I use the term expat for myself, but I often wonder if immigrant isn’t a better word choice. To me, expat has a connotation of impermanence, someone who is only in the new country for a limited amount of time. I tend to think of expats as students or workers on a set contract for a few years. On the other hand, immigrant has gained a negative connotation over the years, as politicians try to blame a country’s problems on immigrants, usually people from poorer countries.
Even among my fellow expats, I’m a bit different. I’m not a “lovepat”, someone who moved here to be with their partner who is from this country. I’m not really a travelling spouse in the typical sense, either. While my partner did move here for his work, it was his own business, and we made the choice together that the Netherlands would be a nice place to move. It certainly had business benefits, but culturally and linguistically, things would have been easier in Italy, where my partner is from, and where I have visited, both on my own and with him. Certainly, my ability to converse in Italian would have been faster and easier, since I already had some knowledge of the language and found it much easier than any other language I’ve studied.
Among our Dutch friends here, we’re fondly (I hope!) referred to as the foreigners/buitenlanders. But at least we do have Dutch friends here now. We have a Dutch neighbor whom I met through Flickr and now we say a cheerful hello when we see each other out and about. Even some of the people working at the grocery stores we go to recognize us and say hi, making me feel at home.
I’ve moved around a bit over the years, even within the US. When you consider the size of the US, just moving from Florida to North Carolina, as I did when I was 16, was a bit like moving to another country. The accent was different; some of the cultural traditions were a bit different; and of course, I was too far away from my friends and some of my family to see them easily. I then moved to New Orleans (in another time zone!) when I went to university, so I left behind family and friends once again, only to make new friends who would also spread out to other states after graduation. I moved back to North Carolina for a few years, just in time to make some wonderful friends, but then I moved to New York, leaving those friends behind and having to make new friends all over again. I did make friends in New York (and New Jersey and Connecticut), but then left them behind once again when we moved back to North Carolina. My friends are now spread out across the US. After all, I’m not the only one to make big moves.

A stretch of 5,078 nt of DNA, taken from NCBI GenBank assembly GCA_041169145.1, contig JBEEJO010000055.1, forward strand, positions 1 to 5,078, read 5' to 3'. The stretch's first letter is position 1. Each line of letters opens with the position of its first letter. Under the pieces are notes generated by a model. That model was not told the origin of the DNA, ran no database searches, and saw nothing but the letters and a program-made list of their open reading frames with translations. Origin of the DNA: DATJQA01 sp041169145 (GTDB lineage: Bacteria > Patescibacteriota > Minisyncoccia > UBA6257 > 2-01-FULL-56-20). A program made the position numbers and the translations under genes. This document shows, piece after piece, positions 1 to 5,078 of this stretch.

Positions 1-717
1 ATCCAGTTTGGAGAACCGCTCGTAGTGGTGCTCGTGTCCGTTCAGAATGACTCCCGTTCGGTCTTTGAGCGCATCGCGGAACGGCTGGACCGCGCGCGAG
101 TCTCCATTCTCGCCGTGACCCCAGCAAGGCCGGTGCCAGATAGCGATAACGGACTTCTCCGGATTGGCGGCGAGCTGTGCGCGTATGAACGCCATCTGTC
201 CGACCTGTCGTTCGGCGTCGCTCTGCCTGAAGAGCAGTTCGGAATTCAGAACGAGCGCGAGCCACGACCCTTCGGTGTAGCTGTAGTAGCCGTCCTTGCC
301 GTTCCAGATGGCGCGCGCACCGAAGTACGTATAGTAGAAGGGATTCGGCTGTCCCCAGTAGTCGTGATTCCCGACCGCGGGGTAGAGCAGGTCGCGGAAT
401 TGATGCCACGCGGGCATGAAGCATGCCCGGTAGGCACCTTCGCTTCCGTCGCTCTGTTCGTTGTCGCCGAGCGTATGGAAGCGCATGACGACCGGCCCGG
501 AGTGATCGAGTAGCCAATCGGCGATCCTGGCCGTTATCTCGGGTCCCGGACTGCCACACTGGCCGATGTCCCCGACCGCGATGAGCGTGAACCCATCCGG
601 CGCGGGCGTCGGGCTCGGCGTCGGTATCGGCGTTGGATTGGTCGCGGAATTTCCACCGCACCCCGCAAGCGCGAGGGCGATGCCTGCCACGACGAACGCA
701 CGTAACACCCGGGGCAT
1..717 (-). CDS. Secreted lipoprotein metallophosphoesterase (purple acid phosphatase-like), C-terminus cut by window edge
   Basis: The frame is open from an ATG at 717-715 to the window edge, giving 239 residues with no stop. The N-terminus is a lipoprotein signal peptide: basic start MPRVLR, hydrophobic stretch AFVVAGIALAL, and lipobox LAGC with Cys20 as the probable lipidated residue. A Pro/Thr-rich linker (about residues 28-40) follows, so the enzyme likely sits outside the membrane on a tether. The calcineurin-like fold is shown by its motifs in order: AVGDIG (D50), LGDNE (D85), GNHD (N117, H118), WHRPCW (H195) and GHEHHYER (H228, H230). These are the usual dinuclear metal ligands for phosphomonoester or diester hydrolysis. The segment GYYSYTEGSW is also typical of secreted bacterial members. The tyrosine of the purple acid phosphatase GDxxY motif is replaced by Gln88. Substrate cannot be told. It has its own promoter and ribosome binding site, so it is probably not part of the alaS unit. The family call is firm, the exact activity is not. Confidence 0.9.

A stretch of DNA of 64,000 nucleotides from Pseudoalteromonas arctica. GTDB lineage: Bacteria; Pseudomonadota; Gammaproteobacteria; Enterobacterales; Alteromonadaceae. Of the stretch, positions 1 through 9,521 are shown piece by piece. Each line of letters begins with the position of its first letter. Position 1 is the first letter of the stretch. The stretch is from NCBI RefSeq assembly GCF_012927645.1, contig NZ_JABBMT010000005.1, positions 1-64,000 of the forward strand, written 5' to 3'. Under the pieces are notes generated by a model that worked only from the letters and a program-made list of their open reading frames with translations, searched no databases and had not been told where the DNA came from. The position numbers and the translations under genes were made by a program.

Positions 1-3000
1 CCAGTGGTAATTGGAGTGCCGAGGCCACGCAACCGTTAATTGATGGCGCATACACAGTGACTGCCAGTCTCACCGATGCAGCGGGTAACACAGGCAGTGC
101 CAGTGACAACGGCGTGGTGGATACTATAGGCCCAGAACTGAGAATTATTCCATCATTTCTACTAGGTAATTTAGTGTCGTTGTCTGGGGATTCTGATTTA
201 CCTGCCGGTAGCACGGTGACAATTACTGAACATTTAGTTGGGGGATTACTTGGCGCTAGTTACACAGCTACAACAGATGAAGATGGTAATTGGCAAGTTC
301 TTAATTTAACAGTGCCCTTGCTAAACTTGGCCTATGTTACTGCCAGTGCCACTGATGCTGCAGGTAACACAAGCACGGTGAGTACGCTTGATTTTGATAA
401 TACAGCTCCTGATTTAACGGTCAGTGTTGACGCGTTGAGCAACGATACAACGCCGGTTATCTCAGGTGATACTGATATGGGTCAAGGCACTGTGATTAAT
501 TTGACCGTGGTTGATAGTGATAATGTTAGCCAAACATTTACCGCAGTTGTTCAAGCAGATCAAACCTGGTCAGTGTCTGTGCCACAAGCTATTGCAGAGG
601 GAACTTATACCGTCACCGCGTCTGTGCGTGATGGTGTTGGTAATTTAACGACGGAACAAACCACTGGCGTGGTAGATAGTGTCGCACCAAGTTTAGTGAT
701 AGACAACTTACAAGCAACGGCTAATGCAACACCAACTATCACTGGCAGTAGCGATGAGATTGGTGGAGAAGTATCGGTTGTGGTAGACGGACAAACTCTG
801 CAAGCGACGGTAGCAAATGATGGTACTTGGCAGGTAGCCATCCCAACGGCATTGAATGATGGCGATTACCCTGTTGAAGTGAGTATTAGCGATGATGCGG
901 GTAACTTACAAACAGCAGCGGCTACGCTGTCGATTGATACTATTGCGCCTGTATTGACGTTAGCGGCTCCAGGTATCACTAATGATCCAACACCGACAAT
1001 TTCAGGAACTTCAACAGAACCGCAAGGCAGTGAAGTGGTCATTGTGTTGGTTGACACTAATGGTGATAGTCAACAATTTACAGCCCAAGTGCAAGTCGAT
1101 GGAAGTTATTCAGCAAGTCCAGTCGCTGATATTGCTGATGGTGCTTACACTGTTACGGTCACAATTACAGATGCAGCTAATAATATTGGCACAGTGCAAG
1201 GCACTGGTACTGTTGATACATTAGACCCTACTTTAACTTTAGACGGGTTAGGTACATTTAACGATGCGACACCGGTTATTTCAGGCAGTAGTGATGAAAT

So I got used to not having all of my friends nearby. I also grew up with a small family spread on two continents, so I didn’t grow up with all of my family and friends in one place. Even my family in Florida was at least an hour’s drive from where we lived. Maybe that has helped me to make the adjustment to being so far away from family and friends. It’s nothing new to me.
Culturally, it’s not like the Netherlands is that different. It’s still a Western country with many of the same traditions and habits. The differences just make things interesting! Well, except for the lack of window screens and air conditioning. Warm weather without AC means open windows with no screens. That means me about to lose my mind killing flies that have gotten into the house. Yes! I just killed another! Ha!
In the end, my accent will always give me away as a foreigner here. I’m still not sure if I’m an expat or an immigrant, though. I don’t quite feel like either, as I suspect most expats/immigrants feel. We each have our own story and our own experiences. We just are. If I have to call myself anything, can I just be an Utrechter? I do love this city!
This afternoon around 1 p.m., I decided to head out to the grocery store to pick up the one or two small ingredients I needed for dinner tonight. I thought since I needed so little, I’d just head to the little grocers down the street from us. Then I got there. There was a line of high school students out the door. I forgot that they all converge on the various grocery stores at that time of day.
There was no way I was going to deal with that crowd just for a few tiny items, so I turned around and debated heading home and waiting, or just going ahead to one of the regular grocery stores since I was already out. I decided on the latter, and headed to Plus on Voorstraat. The store has undergone a makeover and reopened recently. I hadn’t been in since the renovation, but had seen a glimpse of the new inside yesterday. As I approached, I started to wonder if it was actually open, since there was a large dumpster standing where the entrance used to be. Fortunately, I saw a couple of students approach the same spot and then turn around and say something about the new entrance. Aha! I guess students are useful for some things. I looked a bit further down the street and there it was, the grand new door!
As soon as I walked in, I could tell they’d done quite a bit of work. It was all a bit fancier — certainly fancier than it had been in the past — and they even had a section that seemed to offer take-away food of some sort, staffed by actual people! What used to be the liquor store section has been turned into a small dining area. The lighting is much more ambient, otherwise known as not so glaringly fluorescent. The shelves are all a bit nicer and everything looks a bit less dusty than it did in the past.